A late 2nd or early 3rd century AD Roman mosaic has been discovered by London archaeologists — the largest to be unearthed in the British capital in half of a century.
The decorative dining room floor, consisting of small, colored tiles formed into geometric patterns with surrounding flowers, was found on the building site of a new development in Southwark.
“This is a once-in-a-lifetime find in London,” says Museum of London Archaeology (MOLA) supervisor Antonietta Lerz, “when the first flashes of color started to emerge through the soil everyone on site was very excited.”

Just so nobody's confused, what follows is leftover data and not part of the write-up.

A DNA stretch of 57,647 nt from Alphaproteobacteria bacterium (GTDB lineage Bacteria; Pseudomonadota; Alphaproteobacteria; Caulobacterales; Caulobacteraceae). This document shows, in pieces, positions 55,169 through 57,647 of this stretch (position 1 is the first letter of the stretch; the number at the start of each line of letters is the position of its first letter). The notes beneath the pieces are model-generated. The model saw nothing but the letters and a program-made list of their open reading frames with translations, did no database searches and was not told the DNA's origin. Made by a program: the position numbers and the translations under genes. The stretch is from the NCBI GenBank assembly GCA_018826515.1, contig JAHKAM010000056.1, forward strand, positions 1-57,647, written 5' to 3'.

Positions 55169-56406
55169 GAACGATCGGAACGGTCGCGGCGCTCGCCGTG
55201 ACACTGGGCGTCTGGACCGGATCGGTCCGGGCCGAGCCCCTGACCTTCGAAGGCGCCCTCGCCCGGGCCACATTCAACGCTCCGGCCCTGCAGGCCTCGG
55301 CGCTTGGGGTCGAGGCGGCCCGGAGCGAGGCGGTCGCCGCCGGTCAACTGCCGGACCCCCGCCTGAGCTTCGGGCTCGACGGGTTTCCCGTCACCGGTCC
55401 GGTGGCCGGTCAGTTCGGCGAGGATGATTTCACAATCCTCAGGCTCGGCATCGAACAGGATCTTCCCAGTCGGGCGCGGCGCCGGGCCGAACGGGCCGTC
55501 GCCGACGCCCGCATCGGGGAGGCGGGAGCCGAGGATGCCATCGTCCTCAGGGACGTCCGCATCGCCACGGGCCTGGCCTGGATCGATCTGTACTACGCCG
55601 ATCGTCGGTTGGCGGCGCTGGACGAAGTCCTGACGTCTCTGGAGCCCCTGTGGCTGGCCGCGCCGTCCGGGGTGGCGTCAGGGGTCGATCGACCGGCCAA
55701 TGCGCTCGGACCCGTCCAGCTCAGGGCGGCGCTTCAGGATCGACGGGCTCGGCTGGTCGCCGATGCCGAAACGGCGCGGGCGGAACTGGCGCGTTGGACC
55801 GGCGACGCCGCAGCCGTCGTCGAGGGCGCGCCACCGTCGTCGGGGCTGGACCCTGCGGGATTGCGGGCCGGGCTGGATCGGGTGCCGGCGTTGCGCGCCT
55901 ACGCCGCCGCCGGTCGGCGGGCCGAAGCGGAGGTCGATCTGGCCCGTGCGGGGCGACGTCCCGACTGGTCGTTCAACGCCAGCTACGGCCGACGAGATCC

The mosaic bears a striking resemblance to another located in Trier, Germany, and MOLA archaeologists said in a statement that the two were likely to have been created by the same mosaicists. More traces of a private Roman residence have been discovered on the same site, including “lavishly painted walls, terrazzo-style and mosaic floors, coins, jewelry, and decorated bone hairpins,” according to MOLA. The mosaic will be removed for conservation purposes — and archeologists are hopeful there will be yet another, even older mosaic beneath it.